US / 110 min / b&w / Selznick International Pictures (as A Selznick International Picture) and Vanguard Films (as Vanguard Films Inc.) Dir: Alfred Hitchcock Pro: David O. Selznick Scr: Angus MacPhail and Ben Hecht, based on the novel The House of Dr. Edwardes (1927) by Hilary Saint George Saunders and John Palmer Cine: George Barnes Mus: Miklós Rózsa Cast: Ingrid Bergman (Dr. Constance Petersen), Gregory Peck (Dr. Anthony Edwardes / John Ballantyne), Michael Chekhov (Dr. Alexander ‘Alex’ Brulov), Leo G. Carroll (Dr. Murchison, the head of Green Manors), Rhonda Fleming (Mary Carmichael, a patient in Green Manors), John Emery (Dr. Fleurot), Steven Geray (Dr. Graff), Paul Harvey (Dr. Hanish), Donald Curtis (Harry, a staff of Green Manors), Norman Lloyd (Mr. Garmes, a patient in Green Manors), Bill Goodwin (House detective of Empire State Hotel), Wallace Ford (Stranger in Empire State Hotel Lobby), Art Baker (Det. Lt. Cooley) and Regis Toomey (Det. Sgt. Gillespie) Plot Summary: The head of the Green Manors mental asylum Dr. Murchison is retiring to be replaced by Dr. Edwardes, a famous psychiatrist. Edwardes arrives and is immediately attracted to the beautiful but cold Dr. Constance Petersen. However, she begins to observe a strange behaviour in Dr. Edwardes that seem to be caused by some sort of locked memory. They begin an affair while she tries to uncover his past. Release Date: 28 December 1945 (USA), 30 September 1946 (Spain) Spanish title: Recuerda IMDb Rating: 7.6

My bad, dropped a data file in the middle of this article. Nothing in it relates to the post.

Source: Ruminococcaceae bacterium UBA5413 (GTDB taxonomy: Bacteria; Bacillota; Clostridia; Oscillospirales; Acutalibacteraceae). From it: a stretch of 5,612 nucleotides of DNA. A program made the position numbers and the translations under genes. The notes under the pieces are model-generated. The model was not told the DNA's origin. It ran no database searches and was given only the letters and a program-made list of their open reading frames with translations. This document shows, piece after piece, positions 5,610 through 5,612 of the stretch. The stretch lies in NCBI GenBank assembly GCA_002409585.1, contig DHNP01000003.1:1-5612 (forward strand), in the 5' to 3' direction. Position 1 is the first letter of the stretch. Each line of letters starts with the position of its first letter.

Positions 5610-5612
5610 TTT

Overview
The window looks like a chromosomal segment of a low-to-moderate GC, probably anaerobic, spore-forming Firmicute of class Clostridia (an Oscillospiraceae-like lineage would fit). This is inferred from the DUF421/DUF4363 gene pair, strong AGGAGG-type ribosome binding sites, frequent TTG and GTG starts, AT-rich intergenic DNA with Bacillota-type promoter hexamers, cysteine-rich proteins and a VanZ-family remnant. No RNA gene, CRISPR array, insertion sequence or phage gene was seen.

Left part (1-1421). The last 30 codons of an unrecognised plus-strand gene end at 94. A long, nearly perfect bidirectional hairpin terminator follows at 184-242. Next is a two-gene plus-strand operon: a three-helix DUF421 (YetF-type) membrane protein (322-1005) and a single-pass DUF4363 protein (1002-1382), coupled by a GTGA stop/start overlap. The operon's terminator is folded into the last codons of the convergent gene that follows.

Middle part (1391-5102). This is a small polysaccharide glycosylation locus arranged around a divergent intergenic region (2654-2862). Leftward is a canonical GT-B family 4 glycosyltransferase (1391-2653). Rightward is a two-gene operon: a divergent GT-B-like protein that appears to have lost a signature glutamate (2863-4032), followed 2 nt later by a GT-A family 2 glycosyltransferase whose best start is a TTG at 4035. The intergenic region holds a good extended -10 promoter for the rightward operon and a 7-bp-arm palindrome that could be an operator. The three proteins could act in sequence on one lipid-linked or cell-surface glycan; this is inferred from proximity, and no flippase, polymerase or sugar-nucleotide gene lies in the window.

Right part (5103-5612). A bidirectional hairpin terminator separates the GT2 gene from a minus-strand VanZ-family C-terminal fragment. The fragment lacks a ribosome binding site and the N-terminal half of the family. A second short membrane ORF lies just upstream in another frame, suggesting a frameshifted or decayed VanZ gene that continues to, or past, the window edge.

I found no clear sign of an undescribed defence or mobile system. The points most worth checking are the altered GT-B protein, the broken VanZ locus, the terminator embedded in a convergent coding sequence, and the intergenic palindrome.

I submit this entry to Rich’s Meme Crimes of the Century at Past Offences. The year under consideration this month is #1945.
Produced by the legendary David O. Selznick, the film counts with the master hand of Alfred Hitchcock and benefits from the screenplay by playwright Ben Hecht. It also has an extraordinary couple of protagonists, who are backed effectively by excellent supporting actors. The black and white cinematography by Georges Barnes and an spectacular soundtrack by Miklós Rózsa, can only result in a true masterpiece. Though, some aspects of the plot are certainly outdated, from a purely cinematic perspective it is a film that is worth seeing, even nowadays, in my view.
Spellbound at American Film Institute